02 Jul Weighing in on weightism: Does a weight focused approach align with the Māori view of health?
Last month, guest presenter Dr Isaac Warbrick graced our e-waves for one of our most popular webinars to date bringing us his whakaaro and insights on obesity and weightism, honing in on whether ‘weight’ and ‘weight loss’ are appropriate ‘health’ measures for Māori.
The war on obesity is well and truly here and there is much focus on weight. Because of the association between body weight and many chronic and metabolic illnesses such as cardiovascular disease and diabetes, weight and other weight or body fat-related measurements such as BMI (body mass index) or waist circumference are commonly used to screen and assess health risks.
Weight loss is now linked with health, happiness, and willpower, while being over-weight or obese is linked to ‘unhealthy,’ poor choices, and a lack of willpower. Our modern fascination for weight loss has seemingly led to the stigmatisation of those who are overweight or obese. Considering Māori are among those with the highest prevalence of being ‘overweight’ and ‘obese,’ the line between ‘weight-ism’ and racism can become somewhat blurred.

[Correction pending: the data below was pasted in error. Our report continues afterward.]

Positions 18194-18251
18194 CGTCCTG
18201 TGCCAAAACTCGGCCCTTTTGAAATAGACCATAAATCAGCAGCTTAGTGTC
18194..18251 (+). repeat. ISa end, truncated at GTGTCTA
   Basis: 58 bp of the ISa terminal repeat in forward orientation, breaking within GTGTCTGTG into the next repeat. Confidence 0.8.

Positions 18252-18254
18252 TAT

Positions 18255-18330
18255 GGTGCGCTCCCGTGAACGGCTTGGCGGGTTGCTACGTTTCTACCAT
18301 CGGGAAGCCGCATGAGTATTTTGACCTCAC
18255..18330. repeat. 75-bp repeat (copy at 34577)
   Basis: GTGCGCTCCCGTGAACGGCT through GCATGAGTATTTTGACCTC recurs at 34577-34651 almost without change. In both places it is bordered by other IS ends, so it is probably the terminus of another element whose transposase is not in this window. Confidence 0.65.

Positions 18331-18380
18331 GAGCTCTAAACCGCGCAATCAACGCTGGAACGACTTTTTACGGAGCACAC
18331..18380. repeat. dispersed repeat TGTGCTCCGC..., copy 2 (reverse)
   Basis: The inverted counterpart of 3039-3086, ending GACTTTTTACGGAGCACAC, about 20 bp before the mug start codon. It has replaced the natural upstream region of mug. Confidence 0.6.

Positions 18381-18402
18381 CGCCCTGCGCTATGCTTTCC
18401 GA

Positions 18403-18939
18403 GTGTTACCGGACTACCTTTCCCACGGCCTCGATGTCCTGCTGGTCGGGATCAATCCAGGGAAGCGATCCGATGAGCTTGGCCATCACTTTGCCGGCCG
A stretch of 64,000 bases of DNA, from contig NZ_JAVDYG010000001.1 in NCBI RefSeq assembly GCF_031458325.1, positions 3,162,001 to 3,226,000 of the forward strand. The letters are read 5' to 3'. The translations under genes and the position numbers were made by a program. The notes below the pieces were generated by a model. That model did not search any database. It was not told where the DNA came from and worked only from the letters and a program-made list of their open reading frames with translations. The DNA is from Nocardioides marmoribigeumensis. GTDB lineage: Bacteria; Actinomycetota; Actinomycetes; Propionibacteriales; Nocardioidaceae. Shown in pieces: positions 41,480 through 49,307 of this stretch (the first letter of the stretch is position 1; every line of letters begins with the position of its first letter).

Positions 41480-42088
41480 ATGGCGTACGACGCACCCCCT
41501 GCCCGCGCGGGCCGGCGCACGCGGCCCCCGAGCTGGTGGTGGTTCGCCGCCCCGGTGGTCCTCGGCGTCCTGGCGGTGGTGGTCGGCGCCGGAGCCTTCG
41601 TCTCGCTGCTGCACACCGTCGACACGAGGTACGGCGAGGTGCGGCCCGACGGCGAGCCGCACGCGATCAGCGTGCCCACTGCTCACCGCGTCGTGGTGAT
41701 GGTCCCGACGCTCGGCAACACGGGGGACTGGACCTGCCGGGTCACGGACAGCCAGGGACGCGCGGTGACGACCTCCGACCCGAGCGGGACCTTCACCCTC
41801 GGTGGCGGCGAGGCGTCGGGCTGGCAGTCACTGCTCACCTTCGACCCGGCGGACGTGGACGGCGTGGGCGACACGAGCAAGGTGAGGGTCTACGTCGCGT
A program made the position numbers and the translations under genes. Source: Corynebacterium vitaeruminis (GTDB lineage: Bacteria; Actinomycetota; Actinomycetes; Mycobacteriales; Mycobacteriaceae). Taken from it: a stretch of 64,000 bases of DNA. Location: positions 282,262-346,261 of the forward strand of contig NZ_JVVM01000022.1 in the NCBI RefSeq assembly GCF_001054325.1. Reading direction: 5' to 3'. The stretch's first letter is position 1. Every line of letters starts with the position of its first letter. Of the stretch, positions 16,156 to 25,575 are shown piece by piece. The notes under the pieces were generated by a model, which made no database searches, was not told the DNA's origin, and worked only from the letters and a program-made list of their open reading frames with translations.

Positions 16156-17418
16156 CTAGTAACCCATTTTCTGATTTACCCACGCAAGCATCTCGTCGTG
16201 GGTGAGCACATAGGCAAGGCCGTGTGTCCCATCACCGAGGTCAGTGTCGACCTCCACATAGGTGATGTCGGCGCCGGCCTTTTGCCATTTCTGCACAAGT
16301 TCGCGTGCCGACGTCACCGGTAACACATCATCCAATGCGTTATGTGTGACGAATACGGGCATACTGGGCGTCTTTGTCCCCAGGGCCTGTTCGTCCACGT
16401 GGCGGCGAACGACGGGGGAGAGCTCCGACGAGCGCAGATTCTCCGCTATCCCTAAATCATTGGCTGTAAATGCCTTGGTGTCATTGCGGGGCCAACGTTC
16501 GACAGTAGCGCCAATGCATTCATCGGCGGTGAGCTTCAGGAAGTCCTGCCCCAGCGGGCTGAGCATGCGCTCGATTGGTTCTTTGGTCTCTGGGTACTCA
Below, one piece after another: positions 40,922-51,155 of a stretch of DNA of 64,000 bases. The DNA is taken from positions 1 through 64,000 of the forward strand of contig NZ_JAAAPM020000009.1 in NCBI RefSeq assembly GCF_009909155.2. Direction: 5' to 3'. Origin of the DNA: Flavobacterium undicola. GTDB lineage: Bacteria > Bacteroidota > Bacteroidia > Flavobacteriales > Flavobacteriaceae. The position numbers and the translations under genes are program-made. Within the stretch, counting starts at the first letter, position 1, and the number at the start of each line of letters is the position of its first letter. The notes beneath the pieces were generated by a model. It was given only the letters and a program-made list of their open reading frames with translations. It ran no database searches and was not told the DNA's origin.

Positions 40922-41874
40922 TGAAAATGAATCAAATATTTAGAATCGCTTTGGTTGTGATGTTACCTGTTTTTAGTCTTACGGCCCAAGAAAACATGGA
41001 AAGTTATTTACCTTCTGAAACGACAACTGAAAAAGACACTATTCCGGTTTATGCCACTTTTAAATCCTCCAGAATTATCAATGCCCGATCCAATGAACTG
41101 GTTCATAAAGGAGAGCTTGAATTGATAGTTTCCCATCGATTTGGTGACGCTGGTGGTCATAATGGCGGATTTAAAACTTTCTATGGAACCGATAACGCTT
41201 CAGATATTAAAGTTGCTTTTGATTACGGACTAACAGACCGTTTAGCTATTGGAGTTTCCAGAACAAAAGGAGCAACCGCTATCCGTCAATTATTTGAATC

With the massive amounts of research linking BMI, weight, and waist circumference, to diabetes, heart disease and other aspects of poor health are we not justified in waging a ‘war on obesity’?
Dr Warbrick suggests that although this association is well established, whether increased weight (or even fat) is actually the ‘cause’ of these lifestyle illnesses is less clear. What’s more, many studies have shown that weight loss is extremely difficult and nearly impossible for some people, while others have shown that healthy habits like regular physical activity can improve health even when no weight is lost.
Nevertheless, the commercialisation of weight loss continues to drive a newsfeed full of before and after pictures and new weight loss product after new weight loss product.
For Māori, who have highlighted holistic views of health relating to whenua, whakapapa, wairua, hinengaro and whānau (as well as tinana), a weight focused approach to health or illness does not necessarily align with ‘our’ way of viewing health. Accordingly, there has been a swell of initiatives drawing on traditional knowledge and cultural values to drive health promotion in Aotearoa. This is particularly apparent within various physical activity initiatives where the connection to whakapapa, and traditional knowledge and values have become the driver for lifestyle change.
Yet, despite these movements, the outcome measures used to assess such initiatives almost always default to some weight-related measure, whether weight itself or BMI. Dr Warbrick believes that decolonising health initiatives and the outcome measures which shape them may be necessary to achieving health equity and ensuring a ‘war on obesity’ isn’t just another justification for a ‘war’ on Māori.
Measuring weight is common practice because it is a simple measure that shows a correlation with health and health risk. But just because it’s easy and it’s simple doesn’t mean it’s effective and Dr Warbrick proposes it may do more damage than good.